An alternative approach is the use of silicone oils, which boast excellent compatibility with silicone tubing. While effective, these oils can be messy, can migrate through production facilities, and can even trap surrounding dirt, raising contamination concerns.

The third option is hexane. Hexane swells silicone tubing effectively, but with its volatile nature and potential for material damage, it proves less favorable for many applications. Additionally, hexane requires precautions during use given its intense odor and hazardous properties. Proper ventilation or personal protective equipment is essential to mitigate risks of exposure. Furthermore, hexane is classified as a hazardous air pollutant and may negatively impact air quality if emissions are not controlled, making it less suitable for some applications.

The fourth option, engineered silicone-based swelling fluid, stands out as the most efficient and innovative approach. It temporarily enlarges tubing diameters, enabling quick yet robust fitting of connectors that were previously difficult or impossible with traditional assembly processes.

Engineered swelling fluid technology works by immersing one end of a silicone tube in the solution. This causes the tubing wall to expand rapidly yet evenly. Soaking time can be finely controlled, with exposure for less than a minute typically sufficient when 1-2% enlargement is needed for insertion into textured connectors and barbed fittings. The quick, controlled swelling action enables smooth and simple assembly. The fluid's composition leaves the tubing's chemical structure and fitting's physical properties untouched, ensuring a reliable and secure connection. Once the tubing is attached to the fitting, the swelling fluid quickly evaporates, leaving no residue, and the tubing returns to its original size and durometer.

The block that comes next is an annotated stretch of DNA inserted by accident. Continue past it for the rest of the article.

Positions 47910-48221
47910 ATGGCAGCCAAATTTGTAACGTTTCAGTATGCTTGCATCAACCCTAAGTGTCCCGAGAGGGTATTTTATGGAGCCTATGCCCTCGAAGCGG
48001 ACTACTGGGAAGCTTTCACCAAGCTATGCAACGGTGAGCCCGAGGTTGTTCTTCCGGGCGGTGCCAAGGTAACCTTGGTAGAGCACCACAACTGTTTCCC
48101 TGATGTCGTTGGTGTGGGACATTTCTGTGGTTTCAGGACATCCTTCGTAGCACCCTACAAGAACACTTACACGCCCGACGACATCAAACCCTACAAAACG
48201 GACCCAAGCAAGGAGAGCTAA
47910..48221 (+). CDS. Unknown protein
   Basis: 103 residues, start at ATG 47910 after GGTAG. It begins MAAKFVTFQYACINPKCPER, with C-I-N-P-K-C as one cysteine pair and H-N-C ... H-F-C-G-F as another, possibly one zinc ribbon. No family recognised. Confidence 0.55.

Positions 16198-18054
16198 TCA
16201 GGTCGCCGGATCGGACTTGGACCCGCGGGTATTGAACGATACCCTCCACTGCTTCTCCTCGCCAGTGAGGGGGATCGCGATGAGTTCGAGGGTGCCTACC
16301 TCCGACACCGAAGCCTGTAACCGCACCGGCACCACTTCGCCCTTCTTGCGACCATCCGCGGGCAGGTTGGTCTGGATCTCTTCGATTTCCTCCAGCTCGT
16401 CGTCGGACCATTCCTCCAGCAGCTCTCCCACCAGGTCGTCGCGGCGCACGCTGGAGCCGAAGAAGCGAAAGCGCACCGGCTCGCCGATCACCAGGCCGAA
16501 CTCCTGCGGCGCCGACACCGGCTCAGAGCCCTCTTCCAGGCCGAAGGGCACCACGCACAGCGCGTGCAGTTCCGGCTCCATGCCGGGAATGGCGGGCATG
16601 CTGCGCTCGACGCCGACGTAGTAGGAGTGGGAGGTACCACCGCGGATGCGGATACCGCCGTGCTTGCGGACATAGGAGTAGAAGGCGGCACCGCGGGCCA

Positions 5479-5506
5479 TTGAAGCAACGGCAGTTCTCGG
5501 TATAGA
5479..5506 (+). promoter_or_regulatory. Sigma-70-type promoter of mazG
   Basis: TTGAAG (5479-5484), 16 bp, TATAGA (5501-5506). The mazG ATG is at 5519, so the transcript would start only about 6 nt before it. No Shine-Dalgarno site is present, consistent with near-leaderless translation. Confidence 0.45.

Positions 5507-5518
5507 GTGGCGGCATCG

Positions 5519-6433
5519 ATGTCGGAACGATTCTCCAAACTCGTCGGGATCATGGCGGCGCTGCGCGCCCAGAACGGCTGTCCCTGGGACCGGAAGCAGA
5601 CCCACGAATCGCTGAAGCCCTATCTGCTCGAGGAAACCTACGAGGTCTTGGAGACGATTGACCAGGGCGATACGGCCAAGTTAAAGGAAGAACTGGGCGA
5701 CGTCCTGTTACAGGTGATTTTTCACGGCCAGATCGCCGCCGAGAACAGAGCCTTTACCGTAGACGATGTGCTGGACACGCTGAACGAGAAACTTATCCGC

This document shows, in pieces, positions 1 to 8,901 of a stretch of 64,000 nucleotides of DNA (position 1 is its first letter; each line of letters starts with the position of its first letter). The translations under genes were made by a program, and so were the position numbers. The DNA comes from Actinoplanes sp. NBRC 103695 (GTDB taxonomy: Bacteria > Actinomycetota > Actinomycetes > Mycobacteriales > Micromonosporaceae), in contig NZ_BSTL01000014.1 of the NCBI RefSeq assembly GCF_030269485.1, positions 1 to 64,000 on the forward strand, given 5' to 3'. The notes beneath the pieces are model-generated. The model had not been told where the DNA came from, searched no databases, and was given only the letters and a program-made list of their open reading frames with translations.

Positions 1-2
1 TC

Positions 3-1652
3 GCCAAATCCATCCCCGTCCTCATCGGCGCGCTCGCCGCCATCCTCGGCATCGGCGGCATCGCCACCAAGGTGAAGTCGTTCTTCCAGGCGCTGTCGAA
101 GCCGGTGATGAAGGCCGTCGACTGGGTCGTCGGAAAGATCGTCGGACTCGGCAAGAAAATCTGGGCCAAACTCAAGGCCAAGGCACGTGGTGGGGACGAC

Swelling fluids

The Benefits of Swelling Technology

Several key benefits of using engineered swelling fluids enable the next generation of optimized and integrated tubing systems.

  1. Stronger Connections. When used with swelling fluid, tubing forms a robust, completely sealed connection over the fitting regardless of geometric complexity. Unlike bonding or welding, the swelling process does not permanently fuse the tubing and fitting, enabling simpler disassembly when needed and easy re-design.

  2. Design Flexibility. Swelling fluids readily accommodate the newest material innovations like thin-wall tubing and multi-lumen profiles. They also enable more freedom when designing complex geometries that are difficult to seal with hardware or sealants.

  3. Efficient Processing. Application of swelling fluids takes less than a minute in most cases. The rapid swelling action makes inserting tubes onto fittings much easier compared with manual pressing and twisting. This prevents damage to fragile components while increasing production throughput. Clean-up is also fast since the fluids fully evaporate after assembly. The consistent swelling performance also minimizes rework versus mechanical joints that depend heavily on installer skill.